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Day Laborers from the series Occupations of the Shōwa Era in Pictures, Continuing (series 3)

Wada Sanzō (1883-1967)
 

Japanese Color Woodblock Print

Day Laborers

from the series

Occupations of the Shōwa Era in Pictures, Continuing (series 3)

by Wada Sanzō, 1955

Wada Sanzō (1883-1967)

IHL Cat. #2262

About This Print

Day laborers, known as Nikoyon after the paltry wages they were paid after the war of 240 yen per day (less than a U.S. dollar a day) are either awaiting work in the foreground or at work with shovels and pushcart in the background.1 This print is one of twenty-four in the post-WWII print series Occupations of the Shōwa Era in Pictures, Continuing (3rd series), published from November 1954 through September 1956 by the publisher 
Shinagawa Kyoomi owner of 
Kyoto Hangain.

Each print in this 3rd series came with an attached sheet (printed on a tissue-type paper) of commentary, written in both Japanese and English.

Commentary sheet attached to print
click on image to enlarge

"Nikoyon" or Day-labourer

The day-labourers are generally called "Nikoyou"  in Japan. This slang expression was originated from the fact that they earn two hundred forty yen (or Nikoyon) for one day's labour.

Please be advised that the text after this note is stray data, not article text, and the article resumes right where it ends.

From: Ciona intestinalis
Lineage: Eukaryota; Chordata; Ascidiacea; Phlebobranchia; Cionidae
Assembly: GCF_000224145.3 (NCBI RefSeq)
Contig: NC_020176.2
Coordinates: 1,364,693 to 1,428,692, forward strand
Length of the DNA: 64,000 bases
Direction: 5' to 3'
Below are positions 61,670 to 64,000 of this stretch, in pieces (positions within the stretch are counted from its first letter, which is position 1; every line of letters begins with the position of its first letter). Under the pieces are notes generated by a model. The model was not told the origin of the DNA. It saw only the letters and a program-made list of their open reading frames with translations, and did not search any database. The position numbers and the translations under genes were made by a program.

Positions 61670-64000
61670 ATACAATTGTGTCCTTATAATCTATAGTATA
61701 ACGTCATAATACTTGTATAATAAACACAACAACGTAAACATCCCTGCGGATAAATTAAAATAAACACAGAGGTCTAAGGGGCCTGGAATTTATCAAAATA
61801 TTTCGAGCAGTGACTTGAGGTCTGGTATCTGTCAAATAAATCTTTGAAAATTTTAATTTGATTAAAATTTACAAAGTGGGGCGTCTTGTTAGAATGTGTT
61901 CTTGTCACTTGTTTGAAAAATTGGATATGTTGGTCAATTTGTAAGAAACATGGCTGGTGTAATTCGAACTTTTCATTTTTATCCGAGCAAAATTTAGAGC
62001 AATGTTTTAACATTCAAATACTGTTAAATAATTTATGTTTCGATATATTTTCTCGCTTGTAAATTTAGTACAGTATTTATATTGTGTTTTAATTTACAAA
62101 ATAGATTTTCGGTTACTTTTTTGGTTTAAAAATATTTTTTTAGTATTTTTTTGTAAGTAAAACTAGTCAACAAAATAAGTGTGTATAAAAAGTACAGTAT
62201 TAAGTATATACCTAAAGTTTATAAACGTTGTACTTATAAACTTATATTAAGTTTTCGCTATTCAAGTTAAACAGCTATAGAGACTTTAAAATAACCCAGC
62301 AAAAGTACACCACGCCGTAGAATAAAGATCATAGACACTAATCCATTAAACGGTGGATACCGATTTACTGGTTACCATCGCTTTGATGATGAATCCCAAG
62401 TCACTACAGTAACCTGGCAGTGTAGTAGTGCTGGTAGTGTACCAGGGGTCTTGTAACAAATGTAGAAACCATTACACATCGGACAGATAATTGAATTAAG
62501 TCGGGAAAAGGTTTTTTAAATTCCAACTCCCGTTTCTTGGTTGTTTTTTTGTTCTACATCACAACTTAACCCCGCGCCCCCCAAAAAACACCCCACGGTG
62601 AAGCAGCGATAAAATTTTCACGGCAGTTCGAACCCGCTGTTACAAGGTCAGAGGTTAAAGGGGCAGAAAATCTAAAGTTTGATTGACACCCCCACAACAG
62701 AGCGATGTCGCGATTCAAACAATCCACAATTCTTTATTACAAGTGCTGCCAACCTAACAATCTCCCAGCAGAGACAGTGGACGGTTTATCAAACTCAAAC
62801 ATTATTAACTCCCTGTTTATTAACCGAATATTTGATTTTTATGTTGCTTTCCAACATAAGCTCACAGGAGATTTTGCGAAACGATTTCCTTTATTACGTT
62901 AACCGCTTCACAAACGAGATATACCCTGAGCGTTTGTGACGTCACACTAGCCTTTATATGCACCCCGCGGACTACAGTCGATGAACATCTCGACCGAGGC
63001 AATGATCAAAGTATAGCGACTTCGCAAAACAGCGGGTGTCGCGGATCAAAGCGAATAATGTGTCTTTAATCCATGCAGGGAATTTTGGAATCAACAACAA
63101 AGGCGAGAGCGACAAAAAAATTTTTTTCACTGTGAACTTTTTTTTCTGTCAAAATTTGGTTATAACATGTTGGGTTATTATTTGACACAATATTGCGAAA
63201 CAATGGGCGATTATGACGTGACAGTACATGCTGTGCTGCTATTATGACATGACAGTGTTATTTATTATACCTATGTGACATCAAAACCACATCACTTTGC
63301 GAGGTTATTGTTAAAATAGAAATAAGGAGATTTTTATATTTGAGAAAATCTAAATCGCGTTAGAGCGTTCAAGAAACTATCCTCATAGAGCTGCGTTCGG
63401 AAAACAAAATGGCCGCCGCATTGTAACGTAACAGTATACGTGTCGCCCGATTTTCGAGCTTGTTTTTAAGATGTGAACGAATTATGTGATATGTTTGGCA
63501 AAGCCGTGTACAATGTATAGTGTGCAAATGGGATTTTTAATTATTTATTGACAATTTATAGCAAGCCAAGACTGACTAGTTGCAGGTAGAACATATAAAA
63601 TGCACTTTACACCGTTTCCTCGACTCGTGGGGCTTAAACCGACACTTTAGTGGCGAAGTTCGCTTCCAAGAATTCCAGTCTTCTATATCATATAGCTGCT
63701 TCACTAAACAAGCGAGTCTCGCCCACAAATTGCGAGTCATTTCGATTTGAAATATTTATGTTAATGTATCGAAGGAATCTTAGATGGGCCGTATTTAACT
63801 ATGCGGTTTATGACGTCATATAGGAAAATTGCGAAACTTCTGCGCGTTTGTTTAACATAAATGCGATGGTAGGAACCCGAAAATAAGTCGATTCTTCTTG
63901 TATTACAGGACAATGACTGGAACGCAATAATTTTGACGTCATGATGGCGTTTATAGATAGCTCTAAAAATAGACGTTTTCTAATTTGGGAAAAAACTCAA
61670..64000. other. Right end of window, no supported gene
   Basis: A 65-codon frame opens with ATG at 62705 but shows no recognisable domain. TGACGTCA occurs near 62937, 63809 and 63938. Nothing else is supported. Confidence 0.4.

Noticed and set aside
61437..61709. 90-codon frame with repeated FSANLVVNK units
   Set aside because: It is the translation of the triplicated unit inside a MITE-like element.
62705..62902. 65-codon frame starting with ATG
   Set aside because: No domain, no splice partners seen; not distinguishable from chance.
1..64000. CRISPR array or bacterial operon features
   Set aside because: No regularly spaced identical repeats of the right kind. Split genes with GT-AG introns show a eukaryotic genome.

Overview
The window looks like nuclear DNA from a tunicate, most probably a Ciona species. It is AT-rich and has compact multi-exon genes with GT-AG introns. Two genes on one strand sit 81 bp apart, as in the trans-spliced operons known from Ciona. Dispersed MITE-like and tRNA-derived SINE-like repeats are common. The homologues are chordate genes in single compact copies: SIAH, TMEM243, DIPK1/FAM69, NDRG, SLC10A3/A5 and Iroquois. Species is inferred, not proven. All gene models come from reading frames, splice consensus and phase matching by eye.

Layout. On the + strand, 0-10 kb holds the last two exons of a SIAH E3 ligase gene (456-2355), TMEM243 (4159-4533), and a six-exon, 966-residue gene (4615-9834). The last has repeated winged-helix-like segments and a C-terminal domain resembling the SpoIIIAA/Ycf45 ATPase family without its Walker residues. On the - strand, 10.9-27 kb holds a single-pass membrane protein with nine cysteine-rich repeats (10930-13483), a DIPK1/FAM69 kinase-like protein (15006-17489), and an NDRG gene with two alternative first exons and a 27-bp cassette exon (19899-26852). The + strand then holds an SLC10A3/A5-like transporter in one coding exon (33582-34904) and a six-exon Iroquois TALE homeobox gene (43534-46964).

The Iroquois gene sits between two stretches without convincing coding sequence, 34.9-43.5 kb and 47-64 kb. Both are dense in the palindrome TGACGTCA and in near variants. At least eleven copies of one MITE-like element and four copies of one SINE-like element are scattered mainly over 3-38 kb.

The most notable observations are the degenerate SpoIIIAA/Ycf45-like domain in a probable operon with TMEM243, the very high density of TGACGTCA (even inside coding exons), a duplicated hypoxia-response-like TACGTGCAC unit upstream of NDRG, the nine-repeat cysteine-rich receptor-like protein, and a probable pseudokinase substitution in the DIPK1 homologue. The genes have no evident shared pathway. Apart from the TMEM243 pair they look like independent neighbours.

They go to the labour-offices each day early in the morning in hopes of getting a job. Most of them are engaged in sweeping and cleaning parks or roads. Recently, their wages are said to have been elevated to a little more than two hundred forty yen; however, it is still very trying for them to live on such a low wage-scale established by the government during that chaotic time after the war. All the labouers who go to the labour offices, do not always get jobs. Most of these people who have no other particular ability have not other way to sustain themselves but to sell their labour. Consequently they work without spirit and this represents one of today's biggest social problems.

The below excerpt from the U.S. Army Area Handbook for Japan written in 1961 provides the following description of Nikoyon, sounding much like Wada's: